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Category: Tech primers

(see also The “don’t forget/decision making list” when buying a new laptop)

This is a short list consider it a work in progress, a number of common assumptions are made.

Starting questions:
  • Are you sure you don’t want a laptop with an external screen and keyboard?
  • Processing power: Intel i3 for students/retirees with minimal needs (yes a generalisation no offense intended), Intel i5 for general usage business, Intel i7 for video editing power users or gamers.
Basics
  • Monitor, required size? Suggest 24" 1920 x 1080 resolution or larger
  • 8GB of memory or more (perhaps 4Gb for low end users)
  • Keyboard and mouse
  • Windows 10
Accessories/ Options/other:
  • MS office (home and business edition?)
  • DVD player/recorder drive or Blu-ray player (or recorder?)
  • DVD or Blu-ray playing software
  • Speakers?
  • Does it come with Windows Pro version? (better for everyone, required for joining business domain)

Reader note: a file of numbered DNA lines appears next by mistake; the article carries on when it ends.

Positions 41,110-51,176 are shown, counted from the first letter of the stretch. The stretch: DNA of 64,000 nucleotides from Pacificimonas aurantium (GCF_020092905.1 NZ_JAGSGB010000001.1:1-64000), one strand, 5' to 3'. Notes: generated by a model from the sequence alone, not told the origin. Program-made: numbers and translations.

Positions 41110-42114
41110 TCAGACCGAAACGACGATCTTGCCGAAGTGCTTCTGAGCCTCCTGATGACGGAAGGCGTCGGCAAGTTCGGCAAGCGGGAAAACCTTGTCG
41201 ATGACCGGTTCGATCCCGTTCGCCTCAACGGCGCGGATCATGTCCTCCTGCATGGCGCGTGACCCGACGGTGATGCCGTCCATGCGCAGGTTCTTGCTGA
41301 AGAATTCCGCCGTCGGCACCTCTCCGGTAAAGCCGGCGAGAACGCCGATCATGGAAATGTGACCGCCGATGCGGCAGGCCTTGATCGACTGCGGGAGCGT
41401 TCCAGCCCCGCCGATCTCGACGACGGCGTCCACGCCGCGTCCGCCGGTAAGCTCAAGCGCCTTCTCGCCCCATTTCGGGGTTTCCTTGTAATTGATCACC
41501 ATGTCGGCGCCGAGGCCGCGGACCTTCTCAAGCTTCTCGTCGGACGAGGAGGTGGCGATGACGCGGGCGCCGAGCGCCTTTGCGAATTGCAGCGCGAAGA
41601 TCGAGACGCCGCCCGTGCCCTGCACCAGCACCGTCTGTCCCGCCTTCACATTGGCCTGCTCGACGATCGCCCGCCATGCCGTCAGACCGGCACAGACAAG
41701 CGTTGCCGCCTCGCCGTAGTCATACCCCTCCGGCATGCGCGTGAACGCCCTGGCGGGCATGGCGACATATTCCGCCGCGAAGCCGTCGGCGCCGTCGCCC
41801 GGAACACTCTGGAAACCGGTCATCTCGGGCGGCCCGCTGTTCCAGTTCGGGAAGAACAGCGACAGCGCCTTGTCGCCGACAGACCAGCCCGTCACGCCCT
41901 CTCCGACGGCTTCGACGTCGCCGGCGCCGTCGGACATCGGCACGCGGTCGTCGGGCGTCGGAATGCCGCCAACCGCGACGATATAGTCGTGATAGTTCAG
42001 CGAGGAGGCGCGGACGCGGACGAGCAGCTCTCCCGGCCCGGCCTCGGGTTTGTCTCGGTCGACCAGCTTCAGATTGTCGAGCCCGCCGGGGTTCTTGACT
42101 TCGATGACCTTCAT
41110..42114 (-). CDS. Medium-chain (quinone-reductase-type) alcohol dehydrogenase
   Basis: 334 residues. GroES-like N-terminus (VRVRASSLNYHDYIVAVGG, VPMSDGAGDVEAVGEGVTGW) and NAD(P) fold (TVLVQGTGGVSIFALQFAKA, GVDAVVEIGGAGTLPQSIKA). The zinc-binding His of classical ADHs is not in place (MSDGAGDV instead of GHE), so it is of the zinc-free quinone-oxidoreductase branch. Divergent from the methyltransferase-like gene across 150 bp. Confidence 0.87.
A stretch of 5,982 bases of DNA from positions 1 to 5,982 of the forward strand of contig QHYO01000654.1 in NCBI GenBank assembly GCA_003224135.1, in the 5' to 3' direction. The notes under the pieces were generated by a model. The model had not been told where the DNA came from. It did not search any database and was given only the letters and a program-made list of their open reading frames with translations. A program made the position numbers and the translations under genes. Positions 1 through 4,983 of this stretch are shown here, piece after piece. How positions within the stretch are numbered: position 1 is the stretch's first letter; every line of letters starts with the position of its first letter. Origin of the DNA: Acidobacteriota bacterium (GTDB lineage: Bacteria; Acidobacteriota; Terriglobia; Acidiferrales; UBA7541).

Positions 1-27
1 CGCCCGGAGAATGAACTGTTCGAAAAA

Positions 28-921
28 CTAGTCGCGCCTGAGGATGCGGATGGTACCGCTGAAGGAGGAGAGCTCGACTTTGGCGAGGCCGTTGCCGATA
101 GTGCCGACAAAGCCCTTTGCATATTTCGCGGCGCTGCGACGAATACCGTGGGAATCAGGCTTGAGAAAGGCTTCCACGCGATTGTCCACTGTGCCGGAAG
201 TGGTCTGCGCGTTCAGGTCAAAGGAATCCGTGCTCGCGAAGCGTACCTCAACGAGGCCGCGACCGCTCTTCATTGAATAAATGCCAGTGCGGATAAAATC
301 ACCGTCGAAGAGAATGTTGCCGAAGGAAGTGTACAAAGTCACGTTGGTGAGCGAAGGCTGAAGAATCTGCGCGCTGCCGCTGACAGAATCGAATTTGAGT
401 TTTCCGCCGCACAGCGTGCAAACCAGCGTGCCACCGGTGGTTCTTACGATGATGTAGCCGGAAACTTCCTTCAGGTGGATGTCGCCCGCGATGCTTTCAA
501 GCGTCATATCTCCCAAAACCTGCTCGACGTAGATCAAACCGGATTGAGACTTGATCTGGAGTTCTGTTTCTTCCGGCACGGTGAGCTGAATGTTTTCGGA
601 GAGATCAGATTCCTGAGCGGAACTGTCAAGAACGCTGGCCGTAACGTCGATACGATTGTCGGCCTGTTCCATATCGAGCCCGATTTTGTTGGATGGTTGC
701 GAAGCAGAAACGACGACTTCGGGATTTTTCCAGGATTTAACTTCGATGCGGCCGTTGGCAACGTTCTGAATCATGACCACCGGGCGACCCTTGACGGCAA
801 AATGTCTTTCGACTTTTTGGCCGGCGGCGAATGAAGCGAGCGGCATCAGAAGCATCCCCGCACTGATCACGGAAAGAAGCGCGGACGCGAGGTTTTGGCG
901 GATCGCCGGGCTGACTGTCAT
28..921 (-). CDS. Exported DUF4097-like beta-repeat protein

• Keyboard and mouse upgrade (wireless? Better quality?)
  • Upgrade to SSD hard drive for speed or traditional drive for capacity?
  • Add *another* hard drive so one SSD for windows and a traditional drive for data storage?
  • Do you have a network connection point for this PC? Is wireless required does the PC have a wireless network card included or do you need a USB one?
Checks
  • Does the PC have the correct monitor plug for your monitor
  • What’s your data and system backup plan
  • Will my old/weird/special software run on Windows 10, will it run on 64bit windows
Finally, setup:

Although you certainly can set things up yourself decisions like using OneDrive as the default save location, logging on with a local account vs a domain account vs a Microsoft account vs a domain account with a Microsoft account attached might require some good advice and assistance to have a good experience from the start.

For example it’s a good idea to remove unnecessary “crapware” software that the manufacturer got paid to put on there and installing a full set of standard software products like PDF tools (without getting tricked into installing something that will be unhelpful), and common windows store apps etc.

This information has been provided for the benefit of digitalwelcomemat IT customers.